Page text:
Yesterday the New York Post published a laugher about how some scary poor, mostly brown people and some unions had scraped together $221,000 and were spending it to steal all our democracies with a new Zombie ACORN Super PAC. It was hilarious because, in the very same article, the Post mentioned all the other folks, vulture hedge funders, NYC real estate vampires and the pro-charter school people were spending enormous amounts of cash to better steal all our democracies. In fact, one such group, funded in part by the hedge funder currently trying to murder Argentina for fun and profit, is spending more than three times the poors entire budget in just one sleepy upstate Senate district.
So how much are all these Super PACs spending to take or keep control of our lousy state Senate? A lot!
To date, the independent political action committees, which can raise and spend as much as they want, have pumped $14 million into races that will determine the fate of the Senate.
The big-money free-for-all is pitting New York City real state, business, and charter school interests—which support the Republicans — against the teachers unions and other liberal activists backing the Dems.
The bulk of their donations in New York State are going to fund ads and campaign literature in a handful of upstate races and benefit the Republicans.
Don't you love that second paragraph? A bunch of the richest people in New York, if not the world vs some teachers unions and "other liberal activists." Also, $14 million is a lot of freaking money, the kind of money that would've been unthinkable just a few cycles ago here in New York State. And you can thank our completely absurd and thoroughly useless campaign finance laws and our old friend, the Supreme Court's Citizens United decision.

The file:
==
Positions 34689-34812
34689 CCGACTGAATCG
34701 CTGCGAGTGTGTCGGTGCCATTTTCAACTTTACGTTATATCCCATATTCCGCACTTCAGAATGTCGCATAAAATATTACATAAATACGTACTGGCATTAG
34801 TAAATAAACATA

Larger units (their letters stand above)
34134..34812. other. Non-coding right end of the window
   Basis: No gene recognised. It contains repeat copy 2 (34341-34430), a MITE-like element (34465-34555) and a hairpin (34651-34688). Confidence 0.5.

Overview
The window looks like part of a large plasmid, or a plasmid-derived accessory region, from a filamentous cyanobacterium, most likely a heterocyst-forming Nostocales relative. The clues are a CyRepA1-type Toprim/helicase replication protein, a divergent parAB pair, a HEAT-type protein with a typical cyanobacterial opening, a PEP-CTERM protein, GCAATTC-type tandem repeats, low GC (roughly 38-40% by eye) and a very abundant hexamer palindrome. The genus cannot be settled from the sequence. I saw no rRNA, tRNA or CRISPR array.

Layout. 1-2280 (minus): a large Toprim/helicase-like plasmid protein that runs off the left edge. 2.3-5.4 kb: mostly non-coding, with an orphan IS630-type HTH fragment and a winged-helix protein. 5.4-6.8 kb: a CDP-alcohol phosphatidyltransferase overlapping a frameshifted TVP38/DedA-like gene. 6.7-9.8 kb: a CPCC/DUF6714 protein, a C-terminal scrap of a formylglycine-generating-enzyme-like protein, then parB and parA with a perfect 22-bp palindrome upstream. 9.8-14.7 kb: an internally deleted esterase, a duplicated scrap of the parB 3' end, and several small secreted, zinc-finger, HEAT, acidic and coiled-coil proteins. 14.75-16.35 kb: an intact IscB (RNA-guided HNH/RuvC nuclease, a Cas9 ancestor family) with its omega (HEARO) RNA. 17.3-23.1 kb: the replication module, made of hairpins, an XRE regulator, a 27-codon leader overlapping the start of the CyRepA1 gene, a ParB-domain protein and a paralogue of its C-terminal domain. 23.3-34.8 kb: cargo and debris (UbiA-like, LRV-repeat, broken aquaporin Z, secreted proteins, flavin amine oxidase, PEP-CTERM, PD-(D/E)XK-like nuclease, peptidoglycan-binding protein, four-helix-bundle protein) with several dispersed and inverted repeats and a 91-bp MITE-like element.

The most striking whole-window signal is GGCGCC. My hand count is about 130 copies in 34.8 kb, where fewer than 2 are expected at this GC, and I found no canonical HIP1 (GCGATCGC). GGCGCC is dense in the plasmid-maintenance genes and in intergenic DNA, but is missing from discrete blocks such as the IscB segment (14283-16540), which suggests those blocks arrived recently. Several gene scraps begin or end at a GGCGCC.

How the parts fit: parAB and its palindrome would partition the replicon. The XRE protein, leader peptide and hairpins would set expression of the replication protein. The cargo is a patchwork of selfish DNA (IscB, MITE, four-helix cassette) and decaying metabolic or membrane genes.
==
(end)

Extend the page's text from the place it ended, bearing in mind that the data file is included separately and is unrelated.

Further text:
Under the law, an individual can only donate a maximum $10,300 to a Senate candidate or $102,300 to a party committee.
But thanks to a 2010 U.S. Supreme Court ruling, Super PACs can raise and spend unlimited amounts as long as they don't coordinate their efforts with the campaigns they are supporting.
Where's all this money coming from, you ask?
They come from real estate and hedge fund interests, which want GOP control of the state Senate because key laws governing rent regulations and mayor control of the schools expire next year.
The real estate industry wants to weaken rent regulation, and hedge funds are big backers of charters.
Balance New York, a pro-business PAC, has spent $1.186 million on behalf of Senate Republican candidates.
The Washington-based Republican Leadership Committee has donated $1 million to the PAC while hedge fund manager Paul Singer wrote a $500,000 check.
Singer this year has donated a total of $1 million to Super PACs, $102,300 to the state Senate Republican Campaign Committee and $25,000 to the state Conservative Party. He has also maxed out his donations to nine Senate GOP candidates.
A pro-charter Super PAC, New Yorkers for a Balanced Albany, has spent $3.9 million on Senate Republican candidates, with Julian Robertson, a city-based retired hedge fund manger whose son runs a Red Hook, Brooklyn, charter, and hedgefunder Daniel Loeb each giving $1 million.
Jobs for New York, a super PAC funded by real estate interests, has spent $1.75 million this year. The Durst Organization donated $146,100, Tishman Speyer Development gave $168,300 and Extell Development — builders of the Upper West Side "poor door" building — threw in $100,000.
Don't worry though. The teachers have spent $3.8 million so we're all good. There's "balance."
(image via the ever awesome Down With Tyranny.)